Högni and Amy's game project

Thought in deed

Archive for the ‘VoidEngine’ Category

Standard material done

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For all practical purposes I consider the work I’ve done on exporting the standard material type from ShaderFX to Ogre3D readable format, complete.

It now exports correctly all the subnodes and lights and the calculations all appear correct now, including advanced functions like projection mapping based on vertex positions, alphas based on vertex colors, ambient occlusion, diffuse, normal and more.

I’m now going to proceed to create an exporter for the Glow and Subsurface scattering materials, as those are the ones I see us needing in the near future.

Even though this has taken a lot of time to implement I think it will save us untold hours of work in the future. This applies even if I leave it standing at only the standard material.

Unfortunately I’ve not gotten any further response from Luminox on this matter, so I don’t know if this work will ever reach the public. I can’t release it on my own as it is proprietary software that I’ve made extensions on…

I’ll update on this status when I can.

Written by Högni Gylfason

06.10.09 at 12:43

Ogre3D and ShaderFX… Living in (almost) perfect harmony

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There is some progress on the exporter for Ogre in ShaderFX. I’ve almost finished the StandardMat support. There are still some niggles, like light projection not rotating with the object, but I think I can figure that out.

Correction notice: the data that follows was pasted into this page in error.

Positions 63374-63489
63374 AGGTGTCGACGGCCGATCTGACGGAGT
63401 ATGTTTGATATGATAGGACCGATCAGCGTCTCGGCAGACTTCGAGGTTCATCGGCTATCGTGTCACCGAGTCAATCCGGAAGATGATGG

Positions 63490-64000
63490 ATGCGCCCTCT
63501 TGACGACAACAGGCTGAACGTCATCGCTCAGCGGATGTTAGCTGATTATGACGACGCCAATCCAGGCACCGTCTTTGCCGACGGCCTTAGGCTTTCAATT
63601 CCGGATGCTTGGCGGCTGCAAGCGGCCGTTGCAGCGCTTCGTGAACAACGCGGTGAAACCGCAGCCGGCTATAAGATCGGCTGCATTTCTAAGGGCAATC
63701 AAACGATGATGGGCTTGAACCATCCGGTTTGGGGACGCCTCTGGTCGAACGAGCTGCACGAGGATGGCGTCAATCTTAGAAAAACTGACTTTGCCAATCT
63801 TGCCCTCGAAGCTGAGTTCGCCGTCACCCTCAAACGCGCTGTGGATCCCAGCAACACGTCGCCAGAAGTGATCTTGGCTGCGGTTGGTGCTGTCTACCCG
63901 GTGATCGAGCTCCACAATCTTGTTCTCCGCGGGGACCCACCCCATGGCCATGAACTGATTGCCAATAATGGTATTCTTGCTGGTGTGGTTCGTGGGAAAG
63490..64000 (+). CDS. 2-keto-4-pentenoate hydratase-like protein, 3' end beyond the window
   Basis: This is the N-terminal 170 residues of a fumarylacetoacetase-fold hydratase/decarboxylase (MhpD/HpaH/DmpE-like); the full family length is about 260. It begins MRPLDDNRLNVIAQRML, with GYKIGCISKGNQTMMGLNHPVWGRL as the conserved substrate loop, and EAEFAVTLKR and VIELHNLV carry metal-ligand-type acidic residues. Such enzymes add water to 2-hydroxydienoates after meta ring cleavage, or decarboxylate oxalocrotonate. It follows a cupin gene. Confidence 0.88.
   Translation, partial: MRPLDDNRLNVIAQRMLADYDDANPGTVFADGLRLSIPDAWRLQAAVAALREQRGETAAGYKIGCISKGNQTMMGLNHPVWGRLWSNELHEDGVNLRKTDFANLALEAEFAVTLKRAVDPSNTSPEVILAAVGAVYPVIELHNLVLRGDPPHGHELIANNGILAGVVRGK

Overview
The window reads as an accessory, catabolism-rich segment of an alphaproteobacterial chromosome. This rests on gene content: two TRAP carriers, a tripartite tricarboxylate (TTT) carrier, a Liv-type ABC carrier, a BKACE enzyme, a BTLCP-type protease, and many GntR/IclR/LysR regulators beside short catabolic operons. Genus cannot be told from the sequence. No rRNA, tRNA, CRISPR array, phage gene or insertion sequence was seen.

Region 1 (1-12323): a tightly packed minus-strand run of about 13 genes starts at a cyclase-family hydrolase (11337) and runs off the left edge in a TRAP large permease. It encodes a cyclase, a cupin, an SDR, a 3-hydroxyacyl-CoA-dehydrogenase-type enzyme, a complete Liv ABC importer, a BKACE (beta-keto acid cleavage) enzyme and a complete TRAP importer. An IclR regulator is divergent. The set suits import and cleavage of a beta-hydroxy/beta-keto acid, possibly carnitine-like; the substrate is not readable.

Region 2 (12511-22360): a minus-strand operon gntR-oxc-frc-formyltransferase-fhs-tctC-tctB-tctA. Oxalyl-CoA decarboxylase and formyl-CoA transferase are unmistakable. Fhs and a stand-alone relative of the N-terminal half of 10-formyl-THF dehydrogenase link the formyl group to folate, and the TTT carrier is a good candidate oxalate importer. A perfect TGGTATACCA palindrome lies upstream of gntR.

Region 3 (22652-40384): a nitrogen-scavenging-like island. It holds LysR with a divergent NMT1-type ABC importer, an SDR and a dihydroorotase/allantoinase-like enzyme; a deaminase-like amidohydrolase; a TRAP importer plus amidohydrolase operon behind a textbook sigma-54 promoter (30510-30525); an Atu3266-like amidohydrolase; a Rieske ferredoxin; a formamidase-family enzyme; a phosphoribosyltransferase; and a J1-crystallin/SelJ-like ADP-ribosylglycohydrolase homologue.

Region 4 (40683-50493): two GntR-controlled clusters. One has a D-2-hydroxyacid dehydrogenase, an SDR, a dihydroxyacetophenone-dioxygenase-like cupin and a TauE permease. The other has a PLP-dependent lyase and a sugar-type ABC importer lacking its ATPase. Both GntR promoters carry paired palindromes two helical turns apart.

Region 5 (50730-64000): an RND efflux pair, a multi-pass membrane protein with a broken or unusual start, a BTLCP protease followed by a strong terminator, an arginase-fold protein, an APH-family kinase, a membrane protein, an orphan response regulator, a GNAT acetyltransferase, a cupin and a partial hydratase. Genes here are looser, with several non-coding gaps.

Planet in Max with SFX Panel

Planet in Max with SFX Panel

This is the material as displayed in Max in mode CGFX. The normal is scaled and UV Rotated with time input and the diffuse texture is plugged into the ambient socket with a modulator as well as the diffuse socket.

Planet in OgreMax Viewport

Planet in OgreMax Viewport

This is the same object in the OgreMax viewport in max. Looks pretty neat. I also tested it in the OgreMax viewer to test the UV rotation and it works like a charm with the time input. Below are the shader settings in the OgreMax material editor panes.

Diffuse shader settings

Diffuse shader settings

Ambient shader settings

Ambient shader settings

I’m quite happy with it so far. I’m hoping to do the Glow material next, not because it’s next in order of general importance, but because I need it 🙂

Written by Högni Gylfason

26.09.09 at 13:21

Ogre3D and ShaderFX

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I’ve been using Lumonix’ excellent ShaderFX plugin for 3ds max to generate shaders, and then altering the generated shaders to comply with the Ogre3D  material framework. To say the least this has not been without problems. The main problem is that Ogre3D is designed to be very open as far as the content pipeline is concerned. The material structure is very flexible, but at the same time suffers for it in its inability to use techniques native to shader programs.

A shader program usually follows a set pattern. At the top are definitions of constants and “tweakables”. These are the inputs to the shader program, such as colours, values for specular and gloss levels, texture samplers and more. After these follow definitions of the matrix structures the shader requires to work properly, such as the world matrix, world view projection, view matrix and many many others. Thereafter come definitions for input and output structs for the vertex and fragment shaders. Then comes the real meat, the vertex and fragment shader entry points themselves and their internals. Last come the technique definitions, where everything is woven together.